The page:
We rely on stereotypes a bit too much in the theatre to provide a crafted, but logistical, shorthand for wringing out the emotion from our audiences.  How easy is it to invoke the Angel and the Badge to provoke push-button reactions?  We must always be wary before invoking the Cross and the Gun.

Elements of evil are easy to identity but harder to write.  True Evil lives in good people, great parents and sterling children — and to bring out those dark elements on stage for the public revelation is the duty of every Playwright everywhere.

The awful of us is easily the most convenient crutch we use to sculpt the context of our characters — but no person is ever always evil — and so finding the ways to transmit goodness in darkness, without being obvious about it, is another hardy task that solely belongs in the Playwright’s hands.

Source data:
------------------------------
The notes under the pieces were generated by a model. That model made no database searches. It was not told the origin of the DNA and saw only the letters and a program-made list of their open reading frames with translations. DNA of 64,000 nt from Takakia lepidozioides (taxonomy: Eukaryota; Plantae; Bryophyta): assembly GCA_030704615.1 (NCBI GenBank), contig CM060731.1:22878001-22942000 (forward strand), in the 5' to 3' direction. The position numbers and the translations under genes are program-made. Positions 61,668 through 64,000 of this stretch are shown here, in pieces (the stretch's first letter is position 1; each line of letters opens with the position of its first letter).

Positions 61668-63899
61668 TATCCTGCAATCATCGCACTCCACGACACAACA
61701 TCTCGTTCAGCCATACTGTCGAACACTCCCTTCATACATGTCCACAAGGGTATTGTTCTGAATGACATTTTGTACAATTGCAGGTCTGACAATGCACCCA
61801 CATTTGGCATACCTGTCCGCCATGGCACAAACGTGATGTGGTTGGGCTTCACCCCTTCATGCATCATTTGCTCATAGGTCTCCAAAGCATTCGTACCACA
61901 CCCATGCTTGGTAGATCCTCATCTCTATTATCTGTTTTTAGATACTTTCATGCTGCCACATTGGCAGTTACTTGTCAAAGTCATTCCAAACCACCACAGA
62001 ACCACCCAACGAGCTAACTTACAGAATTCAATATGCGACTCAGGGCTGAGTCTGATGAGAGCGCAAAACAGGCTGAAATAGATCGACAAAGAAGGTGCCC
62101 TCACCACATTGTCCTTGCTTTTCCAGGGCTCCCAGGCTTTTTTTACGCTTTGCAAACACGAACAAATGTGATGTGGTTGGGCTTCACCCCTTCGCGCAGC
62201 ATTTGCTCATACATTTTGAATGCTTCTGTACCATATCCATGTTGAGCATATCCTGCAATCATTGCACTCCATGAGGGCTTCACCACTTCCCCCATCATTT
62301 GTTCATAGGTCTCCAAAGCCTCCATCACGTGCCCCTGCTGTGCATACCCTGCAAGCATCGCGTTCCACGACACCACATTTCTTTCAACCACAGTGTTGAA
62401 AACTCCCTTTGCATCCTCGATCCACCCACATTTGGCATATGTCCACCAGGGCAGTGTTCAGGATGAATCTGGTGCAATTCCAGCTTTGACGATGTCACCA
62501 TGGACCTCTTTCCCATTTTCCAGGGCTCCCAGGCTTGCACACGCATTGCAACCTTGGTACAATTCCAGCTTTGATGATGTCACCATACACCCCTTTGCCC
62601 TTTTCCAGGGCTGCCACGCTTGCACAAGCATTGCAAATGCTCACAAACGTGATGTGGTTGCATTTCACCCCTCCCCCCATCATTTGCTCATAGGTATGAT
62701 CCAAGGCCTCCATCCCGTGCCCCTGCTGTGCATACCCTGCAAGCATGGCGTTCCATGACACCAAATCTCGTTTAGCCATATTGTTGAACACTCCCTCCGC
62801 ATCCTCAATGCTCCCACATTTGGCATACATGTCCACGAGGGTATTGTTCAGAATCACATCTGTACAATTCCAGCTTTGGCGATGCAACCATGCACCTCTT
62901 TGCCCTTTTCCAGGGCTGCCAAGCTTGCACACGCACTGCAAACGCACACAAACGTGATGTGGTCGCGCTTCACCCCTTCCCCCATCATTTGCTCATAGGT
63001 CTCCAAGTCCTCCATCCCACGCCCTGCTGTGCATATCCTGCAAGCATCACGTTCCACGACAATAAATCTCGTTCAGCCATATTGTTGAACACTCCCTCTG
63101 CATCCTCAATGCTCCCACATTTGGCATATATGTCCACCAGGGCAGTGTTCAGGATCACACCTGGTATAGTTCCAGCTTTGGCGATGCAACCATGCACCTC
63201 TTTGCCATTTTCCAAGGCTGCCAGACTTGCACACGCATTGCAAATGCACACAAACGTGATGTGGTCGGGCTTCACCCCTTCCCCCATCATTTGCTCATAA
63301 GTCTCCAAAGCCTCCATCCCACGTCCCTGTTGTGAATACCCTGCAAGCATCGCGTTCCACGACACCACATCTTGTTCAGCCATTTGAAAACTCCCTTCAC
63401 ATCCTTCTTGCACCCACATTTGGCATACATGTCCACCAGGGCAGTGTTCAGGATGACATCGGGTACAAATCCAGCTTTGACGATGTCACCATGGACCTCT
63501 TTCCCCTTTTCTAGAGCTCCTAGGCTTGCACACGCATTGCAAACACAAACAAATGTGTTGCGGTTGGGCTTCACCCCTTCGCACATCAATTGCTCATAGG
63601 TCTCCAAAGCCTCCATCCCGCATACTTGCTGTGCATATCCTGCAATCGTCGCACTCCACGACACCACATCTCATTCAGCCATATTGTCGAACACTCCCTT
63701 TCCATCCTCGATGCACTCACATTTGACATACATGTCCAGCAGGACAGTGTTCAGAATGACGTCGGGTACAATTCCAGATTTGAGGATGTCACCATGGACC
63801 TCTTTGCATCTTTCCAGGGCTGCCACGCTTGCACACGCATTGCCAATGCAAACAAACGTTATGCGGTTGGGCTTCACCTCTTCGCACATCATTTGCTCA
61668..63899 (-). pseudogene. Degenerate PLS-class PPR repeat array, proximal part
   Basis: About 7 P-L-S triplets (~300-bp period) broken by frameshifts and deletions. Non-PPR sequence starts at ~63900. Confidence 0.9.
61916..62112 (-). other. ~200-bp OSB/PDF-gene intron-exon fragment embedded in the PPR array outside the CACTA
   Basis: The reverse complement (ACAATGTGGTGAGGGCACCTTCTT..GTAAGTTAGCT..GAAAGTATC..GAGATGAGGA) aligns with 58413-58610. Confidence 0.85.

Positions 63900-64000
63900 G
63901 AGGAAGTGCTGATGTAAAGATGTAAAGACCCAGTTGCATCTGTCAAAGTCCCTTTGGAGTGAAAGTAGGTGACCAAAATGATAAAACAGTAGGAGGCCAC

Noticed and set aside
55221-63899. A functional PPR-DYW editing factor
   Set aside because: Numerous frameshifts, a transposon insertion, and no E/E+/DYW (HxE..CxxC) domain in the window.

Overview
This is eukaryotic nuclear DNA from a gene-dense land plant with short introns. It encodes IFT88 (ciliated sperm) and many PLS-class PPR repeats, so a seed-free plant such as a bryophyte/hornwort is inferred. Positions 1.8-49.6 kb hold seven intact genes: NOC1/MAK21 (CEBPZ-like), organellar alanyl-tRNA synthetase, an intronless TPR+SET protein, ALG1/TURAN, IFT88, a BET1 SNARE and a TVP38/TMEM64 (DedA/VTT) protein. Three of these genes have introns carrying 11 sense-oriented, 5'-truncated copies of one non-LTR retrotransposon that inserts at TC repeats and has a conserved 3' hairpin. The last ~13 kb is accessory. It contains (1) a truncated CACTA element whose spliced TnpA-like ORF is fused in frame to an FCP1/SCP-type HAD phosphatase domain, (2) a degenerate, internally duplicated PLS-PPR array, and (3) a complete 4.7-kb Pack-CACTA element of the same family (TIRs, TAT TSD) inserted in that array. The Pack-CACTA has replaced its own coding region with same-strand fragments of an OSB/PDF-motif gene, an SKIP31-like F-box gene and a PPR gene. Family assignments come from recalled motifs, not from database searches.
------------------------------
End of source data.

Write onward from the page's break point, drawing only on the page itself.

As your plays construct you — stay away from caricature and archetype — because in the wrong hands, those common totems of human civilization will die in live performance. It takes a mature, experienced, and deft hand to bring True Life to the stereotype.

The amateur author is then left with the constitutional seeds to grow only complex characters who are fatally flawed and who lie when it is not in their best interest and who do good deeds that actually serve a higher purpose than their narrow lives.

Complexity requires uniqueness and that can, in turn, lead to the effective incongruity of spirit that drives each of us on stage and off — but few new Playwrights try to bring that brittle human condition of contradiction successfully to the stage and that fatal flaw in craftsmanship only buries desire and talent in the deep, darker, water of ordinary ideas and middling expectations.


  1. In the soap opera EastEnders, there is a character who seems to be a wholly Good person but who has just those little bits of Evil — coming out when things just aren’t going his way. Fascinating character.

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